Networking

SSIDs

The Service Set Identifier (SSID) is a configurable client identification that allows clients to communicate to a particular base station. In application, only clients that are configured with the same SSID can communicate with base stations having the same SSID. SSID provides a simple password arrangement between base stations and clients.

As far as troubleshooting is concerned, if a client is not able to access a base station, ensure that both are using the same SSID. Incompatible SSIDs are sometimes found when clients move computers, such as laptops, between different wireless networks. They obtain an SSID from one network and then if the system is not rebooted, the old SSID won't allow communication to a different base station.

WEP Settings

The Wired Equivalent Privacy (WEP) is a security protocol for wireless networks that encrypts transmitted data . WEP is easy to configure with only three possible security optionsOff (no security), 64-bit (basic security), and 128-bit (stronger security). WEP is not difficult to crack, and using it reduces performance slightly.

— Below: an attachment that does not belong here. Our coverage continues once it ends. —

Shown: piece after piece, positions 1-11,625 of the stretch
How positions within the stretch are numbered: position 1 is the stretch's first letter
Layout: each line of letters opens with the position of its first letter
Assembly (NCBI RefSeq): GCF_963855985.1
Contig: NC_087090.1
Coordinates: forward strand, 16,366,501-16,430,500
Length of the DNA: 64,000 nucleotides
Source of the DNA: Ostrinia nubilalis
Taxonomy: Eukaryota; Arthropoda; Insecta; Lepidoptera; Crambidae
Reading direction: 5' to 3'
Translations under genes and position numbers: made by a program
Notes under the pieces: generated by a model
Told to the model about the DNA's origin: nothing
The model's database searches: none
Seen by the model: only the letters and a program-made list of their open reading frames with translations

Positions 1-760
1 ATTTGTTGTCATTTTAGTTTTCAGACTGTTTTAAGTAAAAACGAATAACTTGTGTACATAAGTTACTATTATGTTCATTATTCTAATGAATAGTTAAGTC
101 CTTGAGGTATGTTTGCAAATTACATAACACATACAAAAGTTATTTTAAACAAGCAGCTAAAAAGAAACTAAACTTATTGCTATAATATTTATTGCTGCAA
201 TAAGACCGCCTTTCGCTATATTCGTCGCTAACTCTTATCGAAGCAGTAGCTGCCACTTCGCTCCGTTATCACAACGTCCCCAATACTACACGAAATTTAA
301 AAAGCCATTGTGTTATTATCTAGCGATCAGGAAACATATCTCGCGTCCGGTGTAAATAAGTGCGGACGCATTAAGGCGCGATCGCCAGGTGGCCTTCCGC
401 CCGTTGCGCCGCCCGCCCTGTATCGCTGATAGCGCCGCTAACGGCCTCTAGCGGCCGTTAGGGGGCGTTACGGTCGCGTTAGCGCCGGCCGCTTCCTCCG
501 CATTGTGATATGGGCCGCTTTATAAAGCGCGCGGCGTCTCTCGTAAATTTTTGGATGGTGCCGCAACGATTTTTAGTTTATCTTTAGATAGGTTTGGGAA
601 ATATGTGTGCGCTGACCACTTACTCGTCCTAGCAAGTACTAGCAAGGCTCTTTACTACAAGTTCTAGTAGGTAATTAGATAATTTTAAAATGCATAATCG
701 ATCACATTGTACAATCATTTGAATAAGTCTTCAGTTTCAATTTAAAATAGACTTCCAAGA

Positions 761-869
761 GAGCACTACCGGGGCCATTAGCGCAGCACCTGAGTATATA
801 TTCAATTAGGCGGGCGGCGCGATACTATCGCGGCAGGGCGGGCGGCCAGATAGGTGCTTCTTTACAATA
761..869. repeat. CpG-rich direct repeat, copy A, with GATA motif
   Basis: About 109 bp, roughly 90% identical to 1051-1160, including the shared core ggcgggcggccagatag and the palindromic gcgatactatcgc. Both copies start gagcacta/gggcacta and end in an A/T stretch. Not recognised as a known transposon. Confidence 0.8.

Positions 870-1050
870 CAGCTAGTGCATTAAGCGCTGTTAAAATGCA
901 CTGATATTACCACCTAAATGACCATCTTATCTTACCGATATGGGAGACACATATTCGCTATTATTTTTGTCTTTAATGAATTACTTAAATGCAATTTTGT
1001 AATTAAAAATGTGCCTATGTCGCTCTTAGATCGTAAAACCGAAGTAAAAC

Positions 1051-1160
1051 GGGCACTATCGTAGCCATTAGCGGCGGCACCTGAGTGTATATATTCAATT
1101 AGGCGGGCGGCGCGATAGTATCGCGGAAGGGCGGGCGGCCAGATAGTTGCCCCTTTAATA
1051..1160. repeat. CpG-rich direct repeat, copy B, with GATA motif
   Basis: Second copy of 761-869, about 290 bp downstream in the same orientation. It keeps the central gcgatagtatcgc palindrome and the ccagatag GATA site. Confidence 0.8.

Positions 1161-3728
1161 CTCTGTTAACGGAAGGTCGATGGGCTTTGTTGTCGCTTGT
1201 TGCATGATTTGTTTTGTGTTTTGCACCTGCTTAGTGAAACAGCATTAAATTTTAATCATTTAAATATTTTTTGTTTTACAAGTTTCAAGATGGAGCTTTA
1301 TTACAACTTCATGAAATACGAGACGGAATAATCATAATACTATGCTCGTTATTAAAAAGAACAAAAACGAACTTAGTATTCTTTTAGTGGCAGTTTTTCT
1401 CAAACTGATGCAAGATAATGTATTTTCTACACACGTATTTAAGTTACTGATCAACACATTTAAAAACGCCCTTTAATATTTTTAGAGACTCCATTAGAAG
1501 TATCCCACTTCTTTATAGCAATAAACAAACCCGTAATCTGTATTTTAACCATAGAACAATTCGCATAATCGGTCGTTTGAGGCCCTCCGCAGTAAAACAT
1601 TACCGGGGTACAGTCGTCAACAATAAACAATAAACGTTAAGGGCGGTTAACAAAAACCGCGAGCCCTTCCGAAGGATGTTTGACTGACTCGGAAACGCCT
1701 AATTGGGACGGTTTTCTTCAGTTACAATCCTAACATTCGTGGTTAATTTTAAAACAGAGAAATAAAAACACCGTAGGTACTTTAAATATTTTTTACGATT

If your network operates with WEP turned off, your system is very open for someone to access your data. Depending on the sensitivity of your data, you can choose between the 64-bit and 128-bit encryption. Although the 128-bit WEP encryption provides greater security, it does so at a performance cost. 64-bit offers less impact on system performance and less security.

As far as troubleshooting is concerned, in order for wireless communication to take place, wireless devices must all use the same WEP setting. Most devices are set to Off by default; if changed, all clients must use the same settings.

by BrainBellupdated
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